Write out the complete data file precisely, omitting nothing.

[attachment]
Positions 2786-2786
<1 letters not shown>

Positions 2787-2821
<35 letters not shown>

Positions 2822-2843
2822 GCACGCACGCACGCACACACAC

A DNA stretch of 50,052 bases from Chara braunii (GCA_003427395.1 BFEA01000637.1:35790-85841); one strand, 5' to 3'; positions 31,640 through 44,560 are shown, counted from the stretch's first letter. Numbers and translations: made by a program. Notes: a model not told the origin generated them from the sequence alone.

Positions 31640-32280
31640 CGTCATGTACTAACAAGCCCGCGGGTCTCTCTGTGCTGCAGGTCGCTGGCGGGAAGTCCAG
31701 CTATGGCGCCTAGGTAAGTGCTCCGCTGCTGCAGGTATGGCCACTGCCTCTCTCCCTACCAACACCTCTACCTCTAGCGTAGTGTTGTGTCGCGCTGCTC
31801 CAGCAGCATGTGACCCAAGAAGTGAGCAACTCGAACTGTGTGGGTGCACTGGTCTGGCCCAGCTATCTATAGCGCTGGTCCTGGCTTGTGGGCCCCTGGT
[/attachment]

Positions 2786-2786
<1 letters not shown>

Positions 2787-2821
<35 letters not shown>

Positions 2822-2843
2822 GCACGCACGCACGCACACACAC

A DNA stretch of 50,052 bases from Chara braunii (GCA_003427395.1 BFEA01000637.1:35790-85841); one strand, 5' to 3'; positions 31,640 through 44,560 are shown, counted from the stretch's first letter. Numbers and translations: made by a program. Notes: a model not told the origin generated them from the sequence alone.

Positions 31640-32280
31640 CGTCATGTACTAACAAGCCCGCGGGTCTCTCTGTGCTGCAGGTCGCTGGCGGGAAGTCCAG
31701 CTATGGCGCCTAGGTAAGTGCTCCGCTGCTGCAGGTATGGCCACTGCCTCTCTCCCTACCAACACCTCTACCTCTAGCGTAGTGTTGTGTCGCGCTGCTC
31801 CAGCAGCATGTGACCCAAGAAGTGAGCAACTCGAACTGTGTGGGTGCACTGGTCTGGCCCAGCTATCTATAGCGCTGGTCCTGGCTTGTGGGCCCCTGGT